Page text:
I remain, my dear Madam, With much respect, Yours sincerely, S. E. LAW.

MRS. E. C. HOWELL. June 27th, 1859.

For a long letter, it is better to put the date and address at the top of the page. For a letter of only a few lines, which ends on the first page, the second form is best. In a letter written to a person in the same city, you need not put the address under the signature; if not, write it--

S. E. LAW, WILLOW GROVE, NEW YORK.

In writing to a dear friend or relative, where there is no formality required, you may omit the name at the top of the letter; put the date and address thus--

WILLOW GROVE, NEW YORK, June 27th, 1859.

DEAR ANNA:

I write, etc.

It is best, however, to put the full name at the bottom of the last page, in case the letter is mislaid without the envelope; thus--

E. C. LAW. MISS ANNA WRIGHT.

If you use an envelope, and this custom is now universal, fold your letter neatly to fit into it; then direct on the envelope. Put first the name, then the name of the person to whose care the letter must be directed, then the street, the city, and State. If the town is small, put also the county.

This is the form:--

MISS ANNA WRIGHT, Care of Mr. John C. Wright, No. 40, Lexington street, Greensburg--Lee County. Mass.

If the city is a large one, New York, Philadelphia, Baltimore, or any of the principal cities of the Union, you may omit the name of the county. If your letter is to go abroad, add the name of the country: as, England, or France, in full, under that of the city.

The name of the state is usually abbreviated, and for the use of my readers, I give the names of the United States with their abbreviations:

Maine, Me. New Hampshire, N. H. Vermont, Vt. Massachusetts, Mass. Rhode Island, R. I. Connecticut, Conn. New York, N. Y. New Jersey, N. J. Pennsylvania, Pa., or, Penn. Delaware, Del. Maryland, Md. Virginia, Va. North Carolina, N. C. South Carolina, S. C. Georgia, Ga., or, Geo. Alabama, Ala. Mississippi, Miss. Missouri, Mo. Louisiana, La. Tennessee, Tenn. Kentucky, Ky. Indiana, Ind. Ohio, O. Michigan, Mich. Illinois, Ill. Wisconsin, Wis. Arkansas, Ark. Texas, Tex. Iowa, Io. Florida, Flo. Oregon, O. California, Cal. Minnesota, Minn. District of Columbia, D. C. If you are writing from another country to America, put United States of America after the name of the state.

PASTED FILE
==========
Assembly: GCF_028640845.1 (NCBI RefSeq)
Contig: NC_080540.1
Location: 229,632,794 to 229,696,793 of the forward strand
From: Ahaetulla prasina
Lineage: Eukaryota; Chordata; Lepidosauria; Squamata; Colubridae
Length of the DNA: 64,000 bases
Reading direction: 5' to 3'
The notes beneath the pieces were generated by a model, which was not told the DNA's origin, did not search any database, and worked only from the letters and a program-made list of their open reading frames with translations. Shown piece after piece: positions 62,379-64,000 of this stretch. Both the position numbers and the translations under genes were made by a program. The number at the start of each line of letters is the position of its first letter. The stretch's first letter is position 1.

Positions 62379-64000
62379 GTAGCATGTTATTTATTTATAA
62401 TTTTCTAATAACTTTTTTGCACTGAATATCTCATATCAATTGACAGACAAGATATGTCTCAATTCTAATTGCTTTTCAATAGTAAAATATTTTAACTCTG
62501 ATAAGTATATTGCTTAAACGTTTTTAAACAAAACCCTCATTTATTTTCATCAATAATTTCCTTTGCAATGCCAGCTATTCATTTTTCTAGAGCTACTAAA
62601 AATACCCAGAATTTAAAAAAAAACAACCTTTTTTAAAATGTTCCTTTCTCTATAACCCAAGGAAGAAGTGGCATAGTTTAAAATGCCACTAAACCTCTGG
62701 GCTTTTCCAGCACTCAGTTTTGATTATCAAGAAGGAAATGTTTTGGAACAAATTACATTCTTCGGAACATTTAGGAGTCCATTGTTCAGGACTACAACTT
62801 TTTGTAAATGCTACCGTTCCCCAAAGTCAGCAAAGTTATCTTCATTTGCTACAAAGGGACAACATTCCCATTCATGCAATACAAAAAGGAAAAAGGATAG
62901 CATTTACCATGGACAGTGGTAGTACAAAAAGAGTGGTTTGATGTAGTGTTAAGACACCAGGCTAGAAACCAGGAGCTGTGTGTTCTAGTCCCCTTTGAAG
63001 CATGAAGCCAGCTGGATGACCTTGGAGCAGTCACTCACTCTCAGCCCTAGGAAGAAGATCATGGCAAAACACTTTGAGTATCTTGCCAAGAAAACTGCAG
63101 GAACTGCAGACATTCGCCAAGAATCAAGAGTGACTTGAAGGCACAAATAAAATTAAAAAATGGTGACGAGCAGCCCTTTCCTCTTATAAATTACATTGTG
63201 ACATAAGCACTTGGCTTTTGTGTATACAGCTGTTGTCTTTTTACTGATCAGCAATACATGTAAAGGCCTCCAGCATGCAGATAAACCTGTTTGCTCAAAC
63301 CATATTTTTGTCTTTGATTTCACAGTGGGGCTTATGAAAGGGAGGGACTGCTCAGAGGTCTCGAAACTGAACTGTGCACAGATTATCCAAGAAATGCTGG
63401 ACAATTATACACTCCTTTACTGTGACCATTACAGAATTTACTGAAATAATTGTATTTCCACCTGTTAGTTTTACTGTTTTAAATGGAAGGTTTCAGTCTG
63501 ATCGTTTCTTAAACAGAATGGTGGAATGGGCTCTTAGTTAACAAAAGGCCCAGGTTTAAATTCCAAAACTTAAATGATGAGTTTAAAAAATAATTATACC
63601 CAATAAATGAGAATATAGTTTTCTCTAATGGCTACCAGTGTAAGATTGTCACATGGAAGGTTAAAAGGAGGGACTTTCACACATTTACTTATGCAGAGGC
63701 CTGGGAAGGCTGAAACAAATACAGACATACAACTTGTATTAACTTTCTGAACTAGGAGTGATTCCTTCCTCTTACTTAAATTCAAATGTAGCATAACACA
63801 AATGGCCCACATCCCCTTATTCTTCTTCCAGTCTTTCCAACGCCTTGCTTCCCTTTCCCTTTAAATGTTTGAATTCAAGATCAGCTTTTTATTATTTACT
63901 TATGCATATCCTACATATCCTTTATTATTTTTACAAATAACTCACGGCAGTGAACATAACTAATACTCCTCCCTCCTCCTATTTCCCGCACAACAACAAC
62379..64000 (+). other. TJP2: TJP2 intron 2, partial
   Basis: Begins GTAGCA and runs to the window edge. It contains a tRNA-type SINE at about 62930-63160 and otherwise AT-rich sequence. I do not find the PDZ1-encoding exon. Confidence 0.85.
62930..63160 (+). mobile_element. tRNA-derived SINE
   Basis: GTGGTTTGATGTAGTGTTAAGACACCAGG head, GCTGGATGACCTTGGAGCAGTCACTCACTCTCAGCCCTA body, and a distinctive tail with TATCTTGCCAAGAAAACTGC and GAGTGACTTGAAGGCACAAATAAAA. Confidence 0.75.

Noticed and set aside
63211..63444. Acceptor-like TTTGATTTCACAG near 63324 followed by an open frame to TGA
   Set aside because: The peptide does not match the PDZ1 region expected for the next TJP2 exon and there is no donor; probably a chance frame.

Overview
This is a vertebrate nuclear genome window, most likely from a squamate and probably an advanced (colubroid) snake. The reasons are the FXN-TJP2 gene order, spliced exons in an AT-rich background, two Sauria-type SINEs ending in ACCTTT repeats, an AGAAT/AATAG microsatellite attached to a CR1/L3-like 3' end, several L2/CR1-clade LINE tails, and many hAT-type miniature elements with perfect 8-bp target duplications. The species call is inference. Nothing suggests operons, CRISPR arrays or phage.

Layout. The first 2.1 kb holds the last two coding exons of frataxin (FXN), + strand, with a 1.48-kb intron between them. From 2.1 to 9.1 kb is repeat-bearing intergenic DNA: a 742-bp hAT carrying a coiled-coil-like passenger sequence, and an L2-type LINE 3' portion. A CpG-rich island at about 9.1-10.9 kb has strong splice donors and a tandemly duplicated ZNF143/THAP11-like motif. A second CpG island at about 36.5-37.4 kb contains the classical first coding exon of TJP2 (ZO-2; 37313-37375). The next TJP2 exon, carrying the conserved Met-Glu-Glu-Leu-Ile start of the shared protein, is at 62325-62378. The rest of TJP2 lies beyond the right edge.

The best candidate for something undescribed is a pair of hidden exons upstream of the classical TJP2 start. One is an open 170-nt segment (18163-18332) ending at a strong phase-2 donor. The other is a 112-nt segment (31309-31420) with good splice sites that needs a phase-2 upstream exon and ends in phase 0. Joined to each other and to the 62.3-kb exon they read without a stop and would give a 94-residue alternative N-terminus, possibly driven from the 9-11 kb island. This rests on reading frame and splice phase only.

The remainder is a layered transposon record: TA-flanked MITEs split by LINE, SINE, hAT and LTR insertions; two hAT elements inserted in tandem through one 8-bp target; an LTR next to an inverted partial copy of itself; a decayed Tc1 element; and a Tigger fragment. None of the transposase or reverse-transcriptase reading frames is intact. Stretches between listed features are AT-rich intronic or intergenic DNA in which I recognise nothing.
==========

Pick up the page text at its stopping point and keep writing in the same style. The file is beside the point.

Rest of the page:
On the upper right hand corner of your envelope, put your postage-stamp.

If you send a letter by private hand, write the name of the bearer in the lower left hand corner, thus:

MRS. E. A. HOWELL, Clinton Place, Boston.

Mr. G. G. Lane.

In directing to any one who can claim any prefix, or addition, to his proper name do not omit to put that "republican title." For a clergyman, Rev. for Reverend is put before the name, thus:--

REV. JAMES C. DAY.

For a bishop:

RIGHT REVEREND E. BANKS.

For a physician:

DR. JAMES CURTIS.

or,

JAMES CURTIS, M.D.

For a member of Congress:

HON. E. C. DELTA.

For an officer in the navy:

CAPT. HENRY LEE, U. S. N.

For an officer in the army:

COL. EDWARD HOLMES, U. S. A.

For a professor:

PROF. E. L. JAMES.

If the honorary addition, LL.D., A. M., or any such title belongs to your correspondent, add it to his name on the envelope, thus:--

J. L. PETERS, LL.D.

If you seal with wax, it is best to put a drop under the turn-over, and fasten this down firmly before you drop the wax that is to receive the impression.

Cards of compliment are usually written in the third person. I give a few of the most common and proper forms.

For a party:

Miss Lee's compliments to Mr. Bates, for Wednesday evening, Nov. 18th, at 8 o'clock.

Addressed to a lady:

Miss Lee requests the pleasure of Miss Howard's company on Wednesday evening, Nov. 18th, at 8 o'clock.

For a ball, the above form, with the word Dancing, in the left hand corner.

Invitations to dinner or tea specify the entertainment thus: